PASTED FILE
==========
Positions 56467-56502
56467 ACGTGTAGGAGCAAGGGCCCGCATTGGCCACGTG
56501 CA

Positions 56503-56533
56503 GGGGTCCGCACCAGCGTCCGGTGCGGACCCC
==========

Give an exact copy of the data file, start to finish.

Positions 56467-56502
56467 ACGTGTAGGAGCAAGGGCCCGCATTGGCCACGTG
56501 CA

Positions 56503-56533
56503 GGGGTCCGCACCAGCGTCCGGTGCGGACCCC